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to legislators: ‘The Welfare of the People Shall be the Supreme
Law’ — That’s Missouri’s State Motto
Honorable members of the Missouri Senate and House of Representatives:
As you begin a new legislative session in Jefferson City, the mechanics of how you got elected — the fundraisers, the door-to-door campaigning, the community meetings, the media interviews, the unique intensity of Election Day and night — will no longer be your primary focus.
At least that is what many of your constituents want to believe, or at least hope will be the case.
In reality, lobbyists from the organizations that supported your election will be around on a regular basis to remind you how you got elected, and their important role in your victory. And they might mention a bill or two they would like you to support or oppose.
And in some ways, it is difficult for the campaign to ever truly stop, as you will be often urged to focus on how your will get re-elected the next time — or even elected to higher office.
My message today is this: In between and among the reminders of how you got elected, and the plans of how to get you re-elected, take time to focus on why you wanted to be elected in the first place.
As a former legislator myself, I know the reasons we seek public office are sometimes difficult to pinpoint, but other times are almost painfully clear.
But my hunch — my hope — is that most of you wanted to serve in the legislature because it is an opportunity to help people. And that is fitting since our official state motto is “The welfare of the people shall be the supreme law.” (It’s the Latin phrase “Salus Populi Suprema Lex Esto” on the Great Seal of Missouri.)
This is difficult mission you are on. The welfare of the people — that is, what we need — is often different from we want. To some extent, each one us seems to say, “I want government services that I need, because that is my right as a taxpayer. But I am against those wasteful government services — you know, the services that somebody else needs — because that is a burden on me as a taxpayer.”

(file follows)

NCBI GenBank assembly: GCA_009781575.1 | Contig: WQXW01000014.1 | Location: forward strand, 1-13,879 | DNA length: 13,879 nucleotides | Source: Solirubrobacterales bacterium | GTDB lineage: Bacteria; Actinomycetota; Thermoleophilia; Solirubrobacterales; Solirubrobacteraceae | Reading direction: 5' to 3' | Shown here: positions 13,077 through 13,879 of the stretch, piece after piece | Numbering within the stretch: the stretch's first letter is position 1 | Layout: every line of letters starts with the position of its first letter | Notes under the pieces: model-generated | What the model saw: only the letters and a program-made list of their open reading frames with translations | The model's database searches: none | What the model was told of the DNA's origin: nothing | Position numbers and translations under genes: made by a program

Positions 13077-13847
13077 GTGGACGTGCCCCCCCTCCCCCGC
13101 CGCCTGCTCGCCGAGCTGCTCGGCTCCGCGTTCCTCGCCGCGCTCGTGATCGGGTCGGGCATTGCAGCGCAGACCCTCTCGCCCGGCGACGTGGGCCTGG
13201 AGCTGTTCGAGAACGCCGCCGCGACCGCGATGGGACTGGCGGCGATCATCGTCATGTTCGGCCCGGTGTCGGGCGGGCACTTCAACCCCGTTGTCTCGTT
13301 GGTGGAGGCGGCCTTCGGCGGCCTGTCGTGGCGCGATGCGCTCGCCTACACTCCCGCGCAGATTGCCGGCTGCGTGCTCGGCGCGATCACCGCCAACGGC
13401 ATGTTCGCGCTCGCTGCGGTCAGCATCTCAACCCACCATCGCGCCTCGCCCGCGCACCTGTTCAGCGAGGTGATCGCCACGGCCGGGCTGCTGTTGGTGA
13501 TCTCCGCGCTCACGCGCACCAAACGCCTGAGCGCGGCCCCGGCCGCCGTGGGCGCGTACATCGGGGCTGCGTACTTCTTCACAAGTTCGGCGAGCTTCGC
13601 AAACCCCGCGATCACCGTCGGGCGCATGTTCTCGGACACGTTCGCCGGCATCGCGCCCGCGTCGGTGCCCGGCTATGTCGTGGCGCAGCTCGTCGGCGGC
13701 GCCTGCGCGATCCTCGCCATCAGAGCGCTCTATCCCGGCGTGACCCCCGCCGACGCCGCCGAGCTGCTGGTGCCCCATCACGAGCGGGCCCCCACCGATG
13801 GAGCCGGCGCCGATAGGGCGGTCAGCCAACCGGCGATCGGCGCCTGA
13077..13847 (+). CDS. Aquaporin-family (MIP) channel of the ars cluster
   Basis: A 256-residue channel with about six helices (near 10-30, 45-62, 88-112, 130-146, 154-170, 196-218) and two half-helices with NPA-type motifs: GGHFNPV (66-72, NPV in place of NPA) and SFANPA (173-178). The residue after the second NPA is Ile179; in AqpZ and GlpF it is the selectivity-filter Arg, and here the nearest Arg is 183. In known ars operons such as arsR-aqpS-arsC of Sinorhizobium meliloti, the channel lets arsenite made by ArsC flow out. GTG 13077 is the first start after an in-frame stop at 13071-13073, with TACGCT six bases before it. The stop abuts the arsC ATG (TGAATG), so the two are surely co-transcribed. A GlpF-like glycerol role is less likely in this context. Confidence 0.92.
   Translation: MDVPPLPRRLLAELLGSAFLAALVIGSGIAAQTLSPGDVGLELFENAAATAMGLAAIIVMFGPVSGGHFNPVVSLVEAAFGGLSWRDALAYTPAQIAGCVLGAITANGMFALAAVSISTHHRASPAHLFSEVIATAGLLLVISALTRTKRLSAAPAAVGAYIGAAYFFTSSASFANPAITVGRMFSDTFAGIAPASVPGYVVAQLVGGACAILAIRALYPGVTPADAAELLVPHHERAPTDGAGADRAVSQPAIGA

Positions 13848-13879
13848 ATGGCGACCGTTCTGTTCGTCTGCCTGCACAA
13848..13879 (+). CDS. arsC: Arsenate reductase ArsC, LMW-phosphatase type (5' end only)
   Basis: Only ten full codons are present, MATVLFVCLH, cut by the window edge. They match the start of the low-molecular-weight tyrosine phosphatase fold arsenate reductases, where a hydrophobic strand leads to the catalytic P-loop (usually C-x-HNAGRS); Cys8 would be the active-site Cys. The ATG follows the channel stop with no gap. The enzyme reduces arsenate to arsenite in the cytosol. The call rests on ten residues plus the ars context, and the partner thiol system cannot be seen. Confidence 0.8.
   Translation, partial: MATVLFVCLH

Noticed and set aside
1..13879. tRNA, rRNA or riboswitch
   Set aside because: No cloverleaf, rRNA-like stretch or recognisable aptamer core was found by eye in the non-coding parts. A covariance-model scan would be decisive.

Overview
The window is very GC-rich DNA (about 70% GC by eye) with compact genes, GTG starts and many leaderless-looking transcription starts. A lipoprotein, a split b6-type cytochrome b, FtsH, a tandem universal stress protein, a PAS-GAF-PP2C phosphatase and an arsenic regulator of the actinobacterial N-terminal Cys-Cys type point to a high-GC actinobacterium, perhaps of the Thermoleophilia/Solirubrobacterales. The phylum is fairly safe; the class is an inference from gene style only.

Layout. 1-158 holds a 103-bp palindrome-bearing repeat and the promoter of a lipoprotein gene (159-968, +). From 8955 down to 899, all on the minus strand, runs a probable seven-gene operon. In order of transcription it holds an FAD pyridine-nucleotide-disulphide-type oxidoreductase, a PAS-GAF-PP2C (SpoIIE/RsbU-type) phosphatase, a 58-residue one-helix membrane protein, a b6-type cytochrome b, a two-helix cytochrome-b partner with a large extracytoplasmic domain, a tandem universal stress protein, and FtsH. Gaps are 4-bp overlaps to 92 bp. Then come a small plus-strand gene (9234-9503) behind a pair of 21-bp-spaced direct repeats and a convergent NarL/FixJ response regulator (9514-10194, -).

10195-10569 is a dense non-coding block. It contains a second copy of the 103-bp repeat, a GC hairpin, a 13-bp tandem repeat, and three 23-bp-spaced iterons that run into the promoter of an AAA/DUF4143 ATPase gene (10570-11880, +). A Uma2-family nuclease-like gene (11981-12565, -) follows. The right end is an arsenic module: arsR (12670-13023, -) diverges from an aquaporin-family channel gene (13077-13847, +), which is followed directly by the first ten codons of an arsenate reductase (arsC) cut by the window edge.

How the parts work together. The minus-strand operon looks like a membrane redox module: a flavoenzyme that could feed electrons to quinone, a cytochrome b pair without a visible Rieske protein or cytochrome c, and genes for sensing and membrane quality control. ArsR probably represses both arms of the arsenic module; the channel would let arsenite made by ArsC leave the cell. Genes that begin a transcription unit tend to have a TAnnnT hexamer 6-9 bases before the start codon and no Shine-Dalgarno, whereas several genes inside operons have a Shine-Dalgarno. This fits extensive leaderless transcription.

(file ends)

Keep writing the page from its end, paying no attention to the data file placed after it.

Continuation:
Your arduous task, then, is to find the balance. Missouri is not the wealthiest state in the nation; by most per capita measures, we rank in the middle. Yet there is no doubt all citizens would benefit from world class schools, universally available health care, decent housing for every family, and a system of justice that not only protects us from criminals, but actually helps former criminals become productive members of our society.
Can we really achieve that with the lowest paid state employees in the nation, and one of the two or three lowest tax efforts among the 50 states?
To be sure, families that are struggling to pay their bills, living paycheck to paycheck, pay an undue portion of Missouri’s taxes under our current tax laws. But is it unreasonable to look to those of us who earn a better than average income to make a greater financial contribution to the welfare of all?
It’s odd that, as legislators, we can see the logic of the taxpayers subsidizing the building of a professional sports stadium, a convention center, a corporate headquarters — but we cannot see the wisdom of pooling our collective resources (tax revenue) so those in need have housing, medical care and the tools to no longer be in need.
And government services help those of us above the poverty line, too. It is the public infrastructure, not just physical things like roads, but the whole system of schools, public safety services, courts of law and the like, which protect our ability to benefit from our talents and hard work, and pursue our individual version of the American Dream.
A long and probably contentious legislative session stretches before you. I pass along to you advice given to me by a veteran lawmaker when I was a newly minted freshman representative 20 years ago.
You were born with a head and a heart. Use them both.
Bob Quinn is executive director of the Missouri Association for Social Welfare, a statewide public policy advocacy organization. He served in the Missouri House of Representatives from 1987 to 1992.
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